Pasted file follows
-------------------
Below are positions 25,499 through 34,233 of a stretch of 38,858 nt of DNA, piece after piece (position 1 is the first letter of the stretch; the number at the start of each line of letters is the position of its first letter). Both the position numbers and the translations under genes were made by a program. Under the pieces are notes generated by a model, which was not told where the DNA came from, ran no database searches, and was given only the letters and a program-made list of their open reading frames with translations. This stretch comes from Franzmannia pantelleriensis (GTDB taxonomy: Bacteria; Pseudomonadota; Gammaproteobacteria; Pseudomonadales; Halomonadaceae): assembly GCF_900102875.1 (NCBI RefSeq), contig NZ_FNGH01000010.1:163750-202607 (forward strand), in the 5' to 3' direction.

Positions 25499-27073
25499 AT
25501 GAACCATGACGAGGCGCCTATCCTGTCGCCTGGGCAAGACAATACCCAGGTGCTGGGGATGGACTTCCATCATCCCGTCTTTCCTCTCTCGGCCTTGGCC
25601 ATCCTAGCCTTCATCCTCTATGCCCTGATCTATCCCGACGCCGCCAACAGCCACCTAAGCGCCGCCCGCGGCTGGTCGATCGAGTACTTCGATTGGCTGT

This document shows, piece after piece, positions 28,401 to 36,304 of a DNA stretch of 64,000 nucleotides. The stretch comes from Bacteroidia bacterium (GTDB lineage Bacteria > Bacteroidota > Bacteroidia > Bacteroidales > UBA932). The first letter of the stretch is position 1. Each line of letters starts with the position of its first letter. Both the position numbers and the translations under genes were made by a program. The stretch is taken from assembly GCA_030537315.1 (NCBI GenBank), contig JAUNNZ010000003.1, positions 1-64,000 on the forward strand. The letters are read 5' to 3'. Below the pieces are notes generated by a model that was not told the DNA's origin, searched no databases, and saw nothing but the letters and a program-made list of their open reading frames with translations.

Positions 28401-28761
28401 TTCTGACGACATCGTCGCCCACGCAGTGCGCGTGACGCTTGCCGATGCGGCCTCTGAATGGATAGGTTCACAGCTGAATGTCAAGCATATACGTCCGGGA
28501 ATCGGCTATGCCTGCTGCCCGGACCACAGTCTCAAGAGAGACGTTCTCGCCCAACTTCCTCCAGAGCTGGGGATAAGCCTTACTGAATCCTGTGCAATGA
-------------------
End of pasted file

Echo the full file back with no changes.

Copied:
Below are positions 25,499 through 34,233 of a stretch of 38,858 nt of DNA, piece after piece (position 1 is the first letter of the stretch; the number at the start of each line of letters is the position of its first letter). Both the position numbers and the translations under genes were made by a program. Under the pieces are notes generated by a model, which was not told where the DNA came from, ran no database searches, and was given only the letters and a program-made list of their open reading frames with translations. This stretch comes from Franzmannia pantelleriensis (GTDB taxonomy: Bacteria; Pseudomonadota; Gammaproteobacteria; Pseudomonadales; Halomonadaceae): assembly GCF_900102875.1 (NCBI RefSeq), contig NZ_FNGH01000010.1:163750-202607 (forward strand), in the 5' to 3' direction.

Positions 25499-27073
25499 AT
25501 GAACCATGACGAGGCGCCTATCCTGTCGCCTGGGCAAGACAATACCCAGGTGCTGGGGATGGACTTCCATCATCCCGTCTTTCCTCTCTCGGCCTTGGCC
25601 ATCCTAGCCTTCATCCTCTATGCCCTGATCTATCCCGACGCCGCCAACAGCCACCTAAGCGCCGCCCGCGGCTGGTCGATCGAGTACTTCGATTGGCTGT

This document shows, piece after piece, positions 28,401 to 36,304 of a DNA stretch of 64,000 nucleotides. The stretch comes from Bacteroidia bacterium (GTDB lineage Bacteria > Bacteroidota > Bacteroidia > Bacteroidales > UBA932). The first letter of the stretch is position 1. Each line of letters starts with the position of its first letter. Both the position numbers and the translations under genes were made by a program. The stretch is taken from assembly GCA_030537315.1 (NCBI GenBank), contig JAUNNZ010000003.1, positions 1-64,000 on the forward strand. The letters are read 5' to 3'. Below the pieces are notes generated by a model that was not told the DNA's origin, searched no databases, and saw nothing but the letters and a program-made list of their open reading frames with translations.

Positions 28401-28761
28401 TTCTGACGACATCGTCGCCCACGCAGTGCGCGTGACGCTTGCCGATGCGGCCTCTGAATGGATAGGTTCACAGCTGAATGTCAAGCATATACGTCCGGGA
28501 ATCGGCTATGCCTGCTGCCCGGACCACAGTCTCAAGAGAGACGTTCTCGCCCAACTTCCTCCAGAGCTGGGGATAAGCCTTACTGAATCCTGTGCAATGA